The process of finding novel leads for a new target is one of the most important steps in a drug development program. Today two complementary strategies are followed: experimental high-throughput screening and computational methods exploiting structural information of the protein binding site [1-4]. The latter approaches try to predict, e.g. via docking, the actual binding mode of a ligand at the binding site [5,6].

Several of the published docking procedures are fast enough to serve the purpose and suggest solutions approximating the native pose in up to 80% of the cases [7-9]. Nevertheless, the pose closest to the experimental situation is often not ranked as the energetically most favorable one within a set of decoy geometries, which indicates deficiencies in the applied ranking schemes [10]. Consequently, we embarked on the development of a new scoring function.

At best, binding affinity is determined by statistical thermodynamics resulting in a master equation that considers all contributing effects [11,12]. Although theoretically most convincing, elaborate methods such as free energy perturbation (FEP) or thermodynamic integration (TI) are computationally too demanding for the application described above [13].

Instead, the partitioning of binding affinity into several additive terms or descriptors is a widely accepted assumption for the development of empirical regression-based scoring functions [14]. Usually a number of empirically derived contributions is fitted to a data set of experimental observations [ 1519]. Approaches such as VALIDATE [20] are based on the ideas of QSAR. These approaches achieve a precision of about 1.5 orders of magnitude while predicting K [15,20]. However, any regression analysis suffers from the fact that the obtained conclusions can only be as precise and generally valid as the data used covers all contributing and discriminating effects in protein-ligand complexes. The same arguments are true for penalty filters developed to discard computer-generated artifacts from a list of favorable ligand poses [21].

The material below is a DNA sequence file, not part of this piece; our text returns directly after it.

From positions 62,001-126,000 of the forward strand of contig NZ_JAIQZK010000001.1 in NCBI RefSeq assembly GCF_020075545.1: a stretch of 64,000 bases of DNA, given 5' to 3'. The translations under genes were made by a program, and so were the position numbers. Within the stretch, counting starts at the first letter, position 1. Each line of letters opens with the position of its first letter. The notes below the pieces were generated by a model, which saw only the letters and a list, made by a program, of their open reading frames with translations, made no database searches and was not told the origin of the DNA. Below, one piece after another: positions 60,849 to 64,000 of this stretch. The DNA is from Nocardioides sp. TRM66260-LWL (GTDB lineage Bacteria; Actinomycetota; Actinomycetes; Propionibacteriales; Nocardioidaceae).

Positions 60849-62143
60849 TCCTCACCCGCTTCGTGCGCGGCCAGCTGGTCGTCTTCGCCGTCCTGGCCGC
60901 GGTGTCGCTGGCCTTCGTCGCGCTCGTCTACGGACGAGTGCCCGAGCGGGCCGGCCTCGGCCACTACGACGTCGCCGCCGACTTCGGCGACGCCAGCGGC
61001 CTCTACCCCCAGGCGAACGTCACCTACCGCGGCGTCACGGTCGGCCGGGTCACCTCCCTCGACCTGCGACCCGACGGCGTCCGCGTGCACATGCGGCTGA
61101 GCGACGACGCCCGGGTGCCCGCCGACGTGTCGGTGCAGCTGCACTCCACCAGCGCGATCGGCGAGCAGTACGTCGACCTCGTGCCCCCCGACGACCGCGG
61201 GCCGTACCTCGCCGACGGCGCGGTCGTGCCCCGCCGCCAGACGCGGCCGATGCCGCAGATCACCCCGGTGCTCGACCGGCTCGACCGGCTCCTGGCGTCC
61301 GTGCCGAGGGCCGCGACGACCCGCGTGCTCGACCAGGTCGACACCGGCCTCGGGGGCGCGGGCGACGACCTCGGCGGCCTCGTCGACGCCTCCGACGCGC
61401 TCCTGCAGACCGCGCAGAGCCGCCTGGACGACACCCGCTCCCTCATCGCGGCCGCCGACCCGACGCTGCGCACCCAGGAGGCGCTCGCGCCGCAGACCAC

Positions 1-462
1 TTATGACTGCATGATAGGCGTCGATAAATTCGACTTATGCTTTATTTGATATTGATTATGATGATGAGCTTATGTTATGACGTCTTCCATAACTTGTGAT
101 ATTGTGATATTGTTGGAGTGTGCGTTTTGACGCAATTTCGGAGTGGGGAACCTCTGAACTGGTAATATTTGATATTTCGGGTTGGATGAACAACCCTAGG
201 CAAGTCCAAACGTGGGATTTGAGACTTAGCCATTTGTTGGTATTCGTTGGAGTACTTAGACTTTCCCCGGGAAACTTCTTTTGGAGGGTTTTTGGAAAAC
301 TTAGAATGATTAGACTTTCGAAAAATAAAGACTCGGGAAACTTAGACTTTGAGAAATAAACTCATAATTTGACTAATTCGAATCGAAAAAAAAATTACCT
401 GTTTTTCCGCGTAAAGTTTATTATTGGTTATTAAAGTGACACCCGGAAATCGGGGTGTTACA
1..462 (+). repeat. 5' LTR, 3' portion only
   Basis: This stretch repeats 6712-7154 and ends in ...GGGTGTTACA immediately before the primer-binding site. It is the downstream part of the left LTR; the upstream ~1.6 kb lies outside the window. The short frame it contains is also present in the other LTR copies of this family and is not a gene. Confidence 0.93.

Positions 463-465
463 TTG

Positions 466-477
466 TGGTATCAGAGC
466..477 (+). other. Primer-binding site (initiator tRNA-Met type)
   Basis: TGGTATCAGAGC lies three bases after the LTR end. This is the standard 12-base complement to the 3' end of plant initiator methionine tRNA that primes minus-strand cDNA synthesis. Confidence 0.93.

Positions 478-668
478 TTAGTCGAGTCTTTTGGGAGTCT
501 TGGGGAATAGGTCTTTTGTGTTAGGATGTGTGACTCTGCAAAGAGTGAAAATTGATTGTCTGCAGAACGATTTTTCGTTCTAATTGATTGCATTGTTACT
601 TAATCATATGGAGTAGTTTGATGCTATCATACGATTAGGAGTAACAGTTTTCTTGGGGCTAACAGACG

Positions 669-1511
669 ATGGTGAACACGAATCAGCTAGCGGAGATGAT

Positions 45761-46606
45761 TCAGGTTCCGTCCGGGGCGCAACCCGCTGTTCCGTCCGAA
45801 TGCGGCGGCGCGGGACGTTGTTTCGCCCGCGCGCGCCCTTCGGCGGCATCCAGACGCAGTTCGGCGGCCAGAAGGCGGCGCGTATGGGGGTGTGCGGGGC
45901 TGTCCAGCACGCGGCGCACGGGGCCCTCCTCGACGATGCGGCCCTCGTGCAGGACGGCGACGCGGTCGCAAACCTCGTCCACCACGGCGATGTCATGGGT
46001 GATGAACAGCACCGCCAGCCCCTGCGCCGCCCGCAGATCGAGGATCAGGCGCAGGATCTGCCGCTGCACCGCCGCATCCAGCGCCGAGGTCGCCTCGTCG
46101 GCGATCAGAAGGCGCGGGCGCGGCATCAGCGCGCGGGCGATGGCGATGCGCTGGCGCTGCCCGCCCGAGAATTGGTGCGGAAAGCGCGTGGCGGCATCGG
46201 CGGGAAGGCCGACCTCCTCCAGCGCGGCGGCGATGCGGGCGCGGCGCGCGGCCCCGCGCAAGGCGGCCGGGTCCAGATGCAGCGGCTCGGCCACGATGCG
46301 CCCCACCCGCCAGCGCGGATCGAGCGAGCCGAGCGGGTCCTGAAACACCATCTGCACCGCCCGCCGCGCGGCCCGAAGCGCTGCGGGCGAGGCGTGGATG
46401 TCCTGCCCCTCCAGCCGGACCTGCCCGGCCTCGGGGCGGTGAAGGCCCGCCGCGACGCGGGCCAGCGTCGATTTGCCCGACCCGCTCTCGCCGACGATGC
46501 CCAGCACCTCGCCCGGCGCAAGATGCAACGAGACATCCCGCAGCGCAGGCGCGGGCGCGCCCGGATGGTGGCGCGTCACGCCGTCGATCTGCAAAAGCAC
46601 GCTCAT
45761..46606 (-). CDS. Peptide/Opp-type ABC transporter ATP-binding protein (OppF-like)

We decided to follow an alternative way to develop a scoring function based on empirical knowledge. During its development we decided not to assign protonation states to the various atom types, assuming that the derived statistical preferences implicitly reflect these influences. Furthermore, any binding feature not in agreement with the most frequently observed contact preferences will likely be penalized due to its minor occurrence.

Knowledge-based potentials have been applied to rank different solutions of the protein-folding problem [22-24]. Up to now, this approach has been applied to only five case studies for the ranking of different protein-ligand complexes. Except for a single test case in the most recently published work

[25], none of these, however, engaged in identifying near-native poses of one ligand with respect to one protein.

Wallqvist et al. [26,27] classified the surfaces ofburied ligand atoms found in 38 complexes and developed a model to predict the Gibbs free energy of binding based on these observed atom-atom preferences. From an analysis of 10 HIV protease inhibitor complexes, they approximated the free energy of binding to within ± 1.5 kcal/mol.